Exposure to lead occurs in many jobs. People exposed at work are usually exposed by breathing air that contains lead particles. People who work in lead smelting and refining industries, brass/bronze foundries, rubber products and plastics industries, soldering, steel welding and cutting operations, battery manufacturing plants, and lead compound manufacturing industries can be exposed to lead. Construction and demolition workers and workers at municipal waste incinerators, pottery and ceramics industries, radiator repair shops, and other industries that use lead solder also can be exposed. Painters who sand or scrape old paint can be exposed to lead in dust. Between 0.5 million and 1.5 million workers are exposed to lead in the workplace every year. In California alone, more than 200,000 workers are exposed to lead. Families of workers can be exposed to higher levels of lead when workers bring home lead dust on their work clothes.

You also can be exposed to lead at home if you work with stained glass as a hobby, make lead fishing weights or ammunition, or are involved in home renovation that involves removing old lead-based paint.

Lead and the Body
Lead and the Body

Some of the lead that enters your body comes from breathing dust or chemicals that contain lead. Once this lead gets into your lungs, it travels quickly through your blood to other parts of your body.

Particles that are too large to get into your lungs can be coughed up and swallowed. You also can swallow lead by eating food and drinking liquids that contain it. Most lead that enters your body comes through swallowing, even though very little of the amount you swallow actually enters your blood and other parts of your body. The amount that gets into your body from your stomach partly depends on when you ate your last meal. It also depends on how old you are and how well the lead particles dissolved in your stomach juices. Experiments using adult volunteers showed that, for adults who had just eaten, the amount of lead that got into the blood from the stomach was only about 6% of the total amount of lead taken in. In adults who had not eaten for a day, about 60%–80% of lead in the stomach got into their blood. In general, if adults and children swallow the same amount of lead, more will enter the blood of children than of adults. Children absorb about 50% of the lead they ingest.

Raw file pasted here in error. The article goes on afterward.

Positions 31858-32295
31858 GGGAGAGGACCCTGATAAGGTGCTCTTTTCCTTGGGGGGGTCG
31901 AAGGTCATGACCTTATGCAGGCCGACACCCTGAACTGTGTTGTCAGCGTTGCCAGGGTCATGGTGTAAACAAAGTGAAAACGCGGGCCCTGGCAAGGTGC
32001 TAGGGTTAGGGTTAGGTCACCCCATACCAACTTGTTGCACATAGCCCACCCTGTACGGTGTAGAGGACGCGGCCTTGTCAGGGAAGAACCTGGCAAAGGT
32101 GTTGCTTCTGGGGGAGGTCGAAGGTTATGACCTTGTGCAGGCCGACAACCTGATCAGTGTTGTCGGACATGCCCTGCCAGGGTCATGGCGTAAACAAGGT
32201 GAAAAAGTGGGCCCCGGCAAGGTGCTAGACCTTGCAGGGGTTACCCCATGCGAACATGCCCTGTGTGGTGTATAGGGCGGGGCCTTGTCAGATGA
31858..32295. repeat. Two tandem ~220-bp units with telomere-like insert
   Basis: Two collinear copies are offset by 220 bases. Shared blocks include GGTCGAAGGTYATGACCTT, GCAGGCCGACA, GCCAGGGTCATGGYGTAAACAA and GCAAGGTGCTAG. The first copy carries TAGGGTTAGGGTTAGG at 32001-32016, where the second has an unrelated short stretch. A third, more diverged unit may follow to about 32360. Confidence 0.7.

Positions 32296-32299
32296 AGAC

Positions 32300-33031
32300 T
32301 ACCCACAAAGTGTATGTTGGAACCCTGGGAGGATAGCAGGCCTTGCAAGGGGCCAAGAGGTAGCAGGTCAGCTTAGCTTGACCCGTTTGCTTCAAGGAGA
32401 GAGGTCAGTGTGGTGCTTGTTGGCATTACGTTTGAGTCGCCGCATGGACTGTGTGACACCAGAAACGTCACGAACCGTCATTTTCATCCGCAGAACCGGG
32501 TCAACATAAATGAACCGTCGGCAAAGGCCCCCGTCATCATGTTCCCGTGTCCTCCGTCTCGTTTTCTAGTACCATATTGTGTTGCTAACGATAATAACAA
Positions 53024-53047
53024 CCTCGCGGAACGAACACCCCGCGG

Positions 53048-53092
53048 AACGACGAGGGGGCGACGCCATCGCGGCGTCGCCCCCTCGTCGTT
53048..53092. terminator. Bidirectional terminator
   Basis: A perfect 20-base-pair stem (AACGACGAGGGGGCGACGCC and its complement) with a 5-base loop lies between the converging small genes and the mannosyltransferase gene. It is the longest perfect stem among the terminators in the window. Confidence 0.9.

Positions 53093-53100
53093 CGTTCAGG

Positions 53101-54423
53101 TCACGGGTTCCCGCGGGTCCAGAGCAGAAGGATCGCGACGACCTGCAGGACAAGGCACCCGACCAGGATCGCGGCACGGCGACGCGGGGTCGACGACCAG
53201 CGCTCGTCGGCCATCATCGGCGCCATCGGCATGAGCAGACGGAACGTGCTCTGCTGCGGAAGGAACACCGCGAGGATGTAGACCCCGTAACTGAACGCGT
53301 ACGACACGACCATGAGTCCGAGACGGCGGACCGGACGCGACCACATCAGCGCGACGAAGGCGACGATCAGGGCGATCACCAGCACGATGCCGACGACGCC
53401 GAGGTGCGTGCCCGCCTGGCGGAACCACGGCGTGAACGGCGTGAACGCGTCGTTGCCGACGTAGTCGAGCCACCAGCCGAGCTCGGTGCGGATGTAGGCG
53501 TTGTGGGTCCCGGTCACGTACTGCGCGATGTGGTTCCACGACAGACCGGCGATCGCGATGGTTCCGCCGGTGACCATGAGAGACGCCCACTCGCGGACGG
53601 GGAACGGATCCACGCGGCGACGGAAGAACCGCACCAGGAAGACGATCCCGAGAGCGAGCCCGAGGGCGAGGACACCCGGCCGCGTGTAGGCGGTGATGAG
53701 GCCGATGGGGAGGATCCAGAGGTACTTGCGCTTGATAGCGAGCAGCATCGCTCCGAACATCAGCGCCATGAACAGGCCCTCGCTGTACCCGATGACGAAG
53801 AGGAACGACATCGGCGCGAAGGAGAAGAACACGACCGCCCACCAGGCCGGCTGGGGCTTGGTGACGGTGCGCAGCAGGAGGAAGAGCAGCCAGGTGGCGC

Lead and the Body

Dust and soil that contain lead may get on your skin, but only a small portion of the lead will pass through your skin and enter your blood if it is not washed off. You can, however, accidentally swallow lead that is on your hands when you eat, drink, smoke, or apply cosmetics (for example, lip balm). More lead can pass through skin that has been damaged (for example, by scrapes, scratches, and wounds). The only kinds of lead compounds that easily penetrate the skin are the additives in leaded gasoline. Because leaded gasoline is no longer sold to the general public, you are not likely to encounter lead that can enter through the skin.

Shortly after lead gets into your body, it travels in the blood to the soft tissues and organs (such as the liver, kidneys, lungs, brain, spleen, muscles, and heart). After several weeks, most of the lead moves into your bones and teeth. In adults, about 94% of lead in the body is contained in the bones and teeth. About 73% of lead in children’s bodies is stored in their bones. Some lead can stay in your bones for decades; however, some lead can leave your bones and reenter your blood and organs under certain circumstances (during pregnancy and periods of breast feeding, after a bone is broken, and during advancing age.

Your body does not change lead into any other form. Once it is taken in and distributed to your organs, the lead that is not stored in your bones leaves your body in your urine or your feces. About 99% of lead taken into the body of an adult leaves in the waste within a couple of weeks, but in children, only about 32% of the lead leaves in the waste. For people who are continuously exposed, not all of the lead that enters the body is eliminated, which can result in accumulation of lead in body tissues, especially bone.

Health Effects of Exposure
Health Effects of Exposure

The effects of lead are the same whether it enters the body through breathing or swallowing. Lead can affect almost every organ and system in your body.

Lead toxicity mainly affects the nervous system. In adults, long-time exposure to lead at work has caused low scores on some tests that measure nervous system function. Lead exposure can cause weakness in fingers, wrists, or ankles and small increases in blood pressure, particularly in middle-aged and older people. Lead exposure also can cause anemia. At high levels of exposure, lead can severely damage the brain and kidneys in adults and in children and ultimately cause death. In pregnant women, high levels of exposure can cause miscarriage. High-level exposure in men can damage the organs that produce sperm. There is evidence that these effects may persist beyond childhood.